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- Spatial Variability of CO2 Emissions from Newly Exposed Paraglacial Soils at a Glacier Retreat Zone on King George Island, Maritime Antarctica
- Univ Fed Espirito Santo
- Universidade Estadual Paulista (UNESP)
- Universidade Federal de Viçosa (UFV)
- Conselho Nacional de Desenvolvimento Científico e Tecnológico (CNPq)
- Thawed soils in Antarctica represent organic carbon (C) reservoirs with great potential to increase the net losses of CO2 to the atmosphere under climate change scenarios. This study spatially zones CO2 emissions from soil and vegetation along a transect in front of the retreating margin of Ecology Glacier in Admiralty Bay, King George Island, South Shetlands, near the Polish Antarctic station Henryk Arctowski. Two experiments were carried out to determine soil respiration: (1) a transect of 150 measuring points spaced 1m apart, statistically analysed with split moving windows, identified three regions with different patterns of CO2 emissions; (2) a survey with three grids containing 60 sampling points, with a minimum distance between points of 0.30m, totalling 2.7x1.5m, in each of the identified locations. The survey showed that CO2 emission rates decreased (from 2.38 to 0.00 mu molm(-2)s(-1)) and soil temperature at 5cm depth increased (from 1.9 to 7 degrees C) near the glacier. The site farthest from the glacier provided an emission 3.5 times higher than the closest site. The spatial variability of CO2 emissions decreased with distance from the glacier. Soil development and vegetation are identified as key drivers of CO2 emissions. Soil formation and vegetation growth increased with longer exposure since deglaciation, leading to enhanced homogeneity of CO2 emissions, independent of permafrost occurrence and stability. Copyright (c) 2014 John Wiley & Sons, Ltd.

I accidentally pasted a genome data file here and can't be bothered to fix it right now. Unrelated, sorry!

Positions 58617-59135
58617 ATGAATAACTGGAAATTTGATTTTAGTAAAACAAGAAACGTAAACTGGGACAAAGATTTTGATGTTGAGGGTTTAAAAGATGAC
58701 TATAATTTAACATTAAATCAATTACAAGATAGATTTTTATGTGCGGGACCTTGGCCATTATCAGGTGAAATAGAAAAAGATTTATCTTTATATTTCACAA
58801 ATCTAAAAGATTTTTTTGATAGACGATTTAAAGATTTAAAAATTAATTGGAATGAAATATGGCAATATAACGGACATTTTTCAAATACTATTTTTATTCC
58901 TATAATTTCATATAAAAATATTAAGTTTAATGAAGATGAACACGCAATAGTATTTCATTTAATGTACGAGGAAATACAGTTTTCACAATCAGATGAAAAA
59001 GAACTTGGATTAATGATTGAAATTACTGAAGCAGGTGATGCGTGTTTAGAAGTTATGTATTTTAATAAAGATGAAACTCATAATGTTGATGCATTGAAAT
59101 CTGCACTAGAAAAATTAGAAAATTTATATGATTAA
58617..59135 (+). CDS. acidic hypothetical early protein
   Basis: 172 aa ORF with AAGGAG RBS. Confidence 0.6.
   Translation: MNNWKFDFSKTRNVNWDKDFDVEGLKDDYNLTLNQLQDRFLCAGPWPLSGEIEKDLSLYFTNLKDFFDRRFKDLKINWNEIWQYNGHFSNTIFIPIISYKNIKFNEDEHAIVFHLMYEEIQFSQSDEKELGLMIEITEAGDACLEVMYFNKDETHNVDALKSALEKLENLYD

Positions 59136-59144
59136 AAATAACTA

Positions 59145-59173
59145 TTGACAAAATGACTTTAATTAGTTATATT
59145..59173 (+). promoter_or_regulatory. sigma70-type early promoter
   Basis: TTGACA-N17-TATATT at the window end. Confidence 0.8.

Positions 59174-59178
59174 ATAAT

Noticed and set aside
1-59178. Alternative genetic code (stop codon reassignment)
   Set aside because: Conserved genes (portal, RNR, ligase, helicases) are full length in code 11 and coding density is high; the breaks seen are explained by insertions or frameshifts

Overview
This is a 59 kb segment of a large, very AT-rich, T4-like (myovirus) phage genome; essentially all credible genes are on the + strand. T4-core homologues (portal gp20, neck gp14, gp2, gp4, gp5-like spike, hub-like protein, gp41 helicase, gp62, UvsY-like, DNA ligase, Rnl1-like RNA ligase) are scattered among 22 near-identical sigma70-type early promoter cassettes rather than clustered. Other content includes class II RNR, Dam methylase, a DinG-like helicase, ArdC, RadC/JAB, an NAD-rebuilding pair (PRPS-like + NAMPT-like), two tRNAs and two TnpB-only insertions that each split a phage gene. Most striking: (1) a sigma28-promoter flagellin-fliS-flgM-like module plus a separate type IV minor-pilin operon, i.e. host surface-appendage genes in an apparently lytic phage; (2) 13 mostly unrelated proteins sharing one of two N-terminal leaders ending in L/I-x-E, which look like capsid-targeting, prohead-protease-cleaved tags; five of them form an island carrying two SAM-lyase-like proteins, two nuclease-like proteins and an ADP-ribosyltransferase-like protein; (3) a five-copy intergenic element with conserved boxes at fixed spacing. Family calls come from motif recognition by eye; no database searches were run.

- Permafrost And Periglacial Processes. Hoboken: Wiley-blackwell, v. 25, n. 4, p. 233-242, 2014.
- soil organic matter
- organic carbon
- Acesso restrito
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